While Atlanta, Georgia is a thriving city filled with opportunity and culture, it also struggles with its rates of STD infections. In fact, the rate with which HIV is spread through the city has been the focus of several news stories as well as a serious concern for local health organizations. While gonorrhea, syphilis and chlamydia are all areas of concern, the HIV rates in Atlanta have become an issue spotlighted nationally and locally.
According to a recent study, the facts about HIV in Atlanta are alarming:
- Gay men who are sexually active make up the largest proportion, 51%, of people living with HIV in Atlanta.
- 16% of Atlanta based HIV cases are the result of IV drug use
- The rate for women with AIDS has climbed from 4% to 19% since 1987.
- Fully half of new HIV infection cases are found in younger people between the ages of 16 – 24.
Rates for other STDs also continue to rise in the area. A closer look at the rates of all STDs reveals not only a general, though slight, rise in some STDs but also shows which groups of the local population are most at risk.
These rates show that women and minorities remain the most vulnerable, a trend which has been repeated in many other cities and suggests that outreach and education focused on these groups is more important than ever before.
Georgia has required sex education to be taught in schools since 1988 but the law allows for schools to teach prevention as well as abstinence-only lessons, making it difficult for many parents to know exactly what their kids are being taught until their children enter the class.
Styles and curriculum vary widely from one district to another as well from one school to another, which further muddies the waters. As a result, many school age children don’t receive comprehensive sexual education and the climbing rates of STD infection in the city reflect that fact.
The haphazard approach to educating young people is part of the reason why so many don’t bother with HIV testing in Atlanta, GA as well as testing for more common STDs such as Herpes. Herpes testing in Atlanta, Georgia is readily available but still, too few people pursue it, believing the condition is harmless.
Overall, the sexual health for residents of Atlanta, GA is hampered by a number of issues. First there is the problem with sexual education for minors and young adults. With no firm framework in place, some kids are taught abstinence only while others receive more comprehensive education. This approach sends mixed messages from an early age.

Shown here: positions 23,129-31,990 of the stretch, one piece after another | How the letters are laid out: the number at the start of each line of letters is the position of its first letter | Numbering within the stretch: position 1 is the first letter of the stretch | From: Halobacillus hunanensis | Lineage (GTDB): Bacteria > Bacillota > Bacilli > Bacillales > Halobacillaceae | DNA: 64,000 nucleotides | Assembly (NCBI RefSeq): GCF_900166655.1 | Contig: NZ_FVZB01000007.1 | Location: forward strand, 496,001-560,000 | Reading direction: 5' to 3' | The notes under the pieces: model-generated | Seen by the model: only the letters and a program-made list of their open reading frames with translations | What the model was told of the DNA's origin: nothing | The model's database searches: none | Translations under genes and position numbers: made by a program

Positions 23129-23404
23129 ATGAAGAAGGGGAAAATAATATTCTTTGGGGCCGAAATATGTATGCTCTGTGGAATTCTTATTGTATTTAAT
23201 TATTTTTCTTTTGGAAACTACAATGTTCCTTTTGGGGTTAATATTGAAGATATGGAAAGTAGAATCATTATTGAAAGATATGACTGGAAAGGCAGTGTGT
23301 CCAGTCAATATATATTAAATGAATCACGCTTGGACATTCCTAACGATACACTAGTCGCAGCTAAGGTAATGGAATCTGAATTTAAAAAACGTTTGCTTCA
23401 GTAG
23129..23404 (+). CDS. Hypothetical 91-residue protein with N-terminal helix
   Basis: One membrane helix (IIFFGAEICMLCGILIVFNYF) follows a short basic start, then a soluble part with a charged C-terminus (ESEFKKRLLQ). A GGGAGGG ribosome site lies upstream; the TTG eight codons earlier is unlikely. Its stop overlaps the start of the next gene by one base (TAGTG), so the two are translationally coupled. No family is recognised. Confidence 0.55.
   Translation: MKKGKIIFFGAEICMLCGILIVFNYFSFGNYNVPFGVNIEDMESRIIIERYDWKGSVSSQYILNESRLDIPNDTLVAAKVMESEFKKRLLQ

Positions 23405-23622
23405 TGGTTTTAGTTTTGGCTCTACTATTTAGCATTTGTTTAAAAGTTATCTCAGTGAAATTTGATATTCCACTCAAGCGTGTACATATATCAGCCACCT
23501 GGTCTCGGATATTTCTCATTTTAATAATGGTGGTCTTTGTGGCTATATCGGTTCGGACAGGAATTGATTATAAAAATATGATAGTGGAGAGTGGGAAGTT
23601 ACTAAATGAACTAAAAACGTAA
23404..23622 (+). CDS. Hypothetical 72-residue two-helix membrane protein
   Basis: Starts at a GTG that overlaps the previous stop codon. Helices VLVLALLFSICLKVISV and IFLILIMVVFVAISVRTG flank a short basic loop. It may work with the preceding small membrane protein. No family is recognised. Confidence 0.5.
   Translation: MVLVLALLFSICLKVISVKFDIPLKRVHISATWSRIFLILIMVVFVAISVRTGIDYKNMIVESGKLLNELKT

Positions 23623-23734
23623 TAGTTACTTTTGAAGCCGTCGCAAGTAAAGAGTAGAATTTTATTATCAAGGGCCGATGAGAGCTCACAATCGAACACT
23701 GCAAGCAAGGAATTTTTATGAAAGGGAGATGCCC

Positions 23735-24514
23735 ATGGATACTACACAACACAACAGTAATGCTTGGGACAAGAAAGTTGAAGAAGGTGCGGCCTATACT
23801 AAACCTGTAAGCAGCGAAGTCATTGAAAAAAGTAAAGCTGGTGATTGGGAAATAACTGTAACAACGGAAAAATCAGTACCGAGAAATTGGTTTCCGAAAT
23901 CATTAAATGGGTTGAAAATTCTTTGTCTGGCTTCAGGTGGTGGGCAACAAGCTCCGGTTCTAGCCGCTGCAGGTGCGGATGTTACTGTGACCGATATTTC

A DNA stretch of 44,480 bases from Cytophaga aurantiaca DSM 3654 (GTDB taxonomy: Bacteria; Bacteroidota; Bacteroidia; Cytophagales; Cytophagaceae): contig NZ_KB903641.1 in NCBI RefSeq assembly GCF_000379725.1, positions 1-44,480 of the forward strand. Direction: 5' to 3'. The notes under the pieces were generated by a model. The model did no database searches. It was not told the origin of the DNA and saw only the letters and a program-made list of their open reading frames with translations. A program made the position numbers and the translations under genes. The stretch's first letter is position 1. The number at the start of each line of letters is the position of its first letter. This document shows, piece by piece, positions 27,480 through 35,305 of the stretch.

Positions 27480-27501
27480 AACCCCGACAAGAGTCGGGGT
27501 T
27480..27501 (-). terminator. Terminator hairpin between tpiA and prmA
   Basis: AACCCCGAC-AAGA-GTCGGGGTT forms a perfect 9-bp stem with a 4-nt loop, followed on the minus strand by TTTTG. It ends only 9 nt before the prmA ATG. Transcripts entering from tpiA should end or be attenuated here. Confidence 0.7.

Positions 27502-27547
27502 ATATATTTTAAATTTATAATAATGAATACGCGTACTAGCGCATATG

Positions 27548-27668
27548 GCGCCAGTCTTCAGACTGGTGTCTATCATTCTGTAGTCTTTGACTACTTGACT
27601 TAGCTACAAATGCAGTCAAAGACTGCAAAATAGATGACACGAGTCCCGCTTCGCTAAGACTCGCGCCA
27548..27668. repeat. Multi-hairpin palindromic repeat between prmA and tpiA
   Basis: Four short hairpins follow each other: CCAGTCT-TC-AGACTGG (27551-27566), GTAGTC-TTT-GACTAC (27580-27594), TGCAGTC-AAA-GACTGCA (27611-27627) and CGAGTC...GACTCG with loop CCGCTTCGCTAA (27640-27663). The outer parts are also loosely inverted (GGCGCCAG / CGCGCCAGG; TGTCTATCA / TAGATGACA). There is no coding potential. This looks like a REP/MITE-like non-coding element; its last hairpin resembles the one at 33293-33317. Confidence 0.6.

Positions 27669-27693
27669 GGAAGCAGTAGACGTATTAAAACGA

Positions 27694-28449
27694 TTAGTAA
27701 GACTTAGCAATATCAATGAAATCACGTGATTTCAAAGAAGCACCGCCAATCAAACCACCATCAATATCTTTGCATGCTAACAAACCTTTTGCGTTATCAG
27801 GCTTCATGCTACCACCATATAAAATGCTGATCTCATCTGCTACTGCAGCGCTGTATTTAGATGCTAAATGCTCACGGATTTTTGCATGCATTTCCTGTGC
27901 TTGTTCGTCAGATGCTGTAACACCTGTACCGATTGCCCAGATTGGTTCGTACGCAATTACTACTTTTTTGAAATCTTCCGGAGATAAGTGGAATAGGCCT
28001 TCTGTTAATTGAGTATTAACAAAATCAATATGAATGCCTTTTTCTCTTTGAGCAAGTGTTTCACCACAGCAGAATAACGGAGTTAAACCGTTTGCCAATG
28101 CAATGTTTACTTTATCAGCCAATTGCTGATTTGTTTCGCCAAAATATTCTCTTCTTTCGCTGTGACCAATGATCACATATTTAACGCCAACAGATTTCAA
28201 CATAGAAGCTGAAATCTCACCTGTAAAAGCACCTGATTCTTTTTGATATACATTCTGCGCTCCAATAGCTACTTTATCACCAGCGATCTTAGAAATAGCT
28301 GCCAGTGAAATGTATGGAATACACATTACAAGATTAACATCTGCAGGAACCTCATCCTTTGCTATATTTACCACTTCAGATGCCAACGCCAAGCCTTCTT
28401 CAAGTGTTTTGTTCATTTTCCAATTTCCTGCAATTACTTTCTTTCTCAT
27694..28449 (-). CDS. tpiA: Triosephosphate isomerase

The second issue affecting the overall health for people in the city is a lack of outreach, resulting in more young people being affected by STD transmission. Young women, in particular, account for more cases of many STDs than young men in the same age range. This is illustrated well by comparing transmission rates for Gonorrhea and Chlamydia among young men and women.
Finally, there is the issue of accessibility to STD testing in Atlanta, Georgia. Many large cities have a hard time providing enough access to STD testing and in this regard, Atlanta is no different.
The Atlanta Department of Health does provide outreach, education and testing help for local residents. Recently, they launched an annual event aimed at educating people about STD transmission, treatment and testing. The month long event takes place in April and is called, fittingly enough, STD Awareness Month.
But even with this newest approach to education, more still needs to be done to encourage people to be tested. Some Atlanta residents don’t realize it’s possible – and easy – to get a safe, secure and confidential STD test locally.
The local government offers a number of free and low cost STD clinic options for testing and treatment, but these are often crowded and take people on a walk-in basis. This approach does make it easier for people to access help, but it also makes it more difficult for people to schedule it into their day.
Obtaining an STD test is the easiest way to get a clear picture on your sexual health. Not only can it tell you if you’ve already been infected with an STD, it gives you the chance to speak one on one with a professional healthcare adviser. Sitting with a health care provider lets you ask questions about sexual protection as well as your level of risk when it comes to STD exposure.
Confidential STD testing is, in many ways, preferred over the public health offerings Atlanta offers. While these free STD clinics are a valuable resource, private and confidential STD testing makes it easier for people to sit down and review their current status and ways to prevent infections in the future.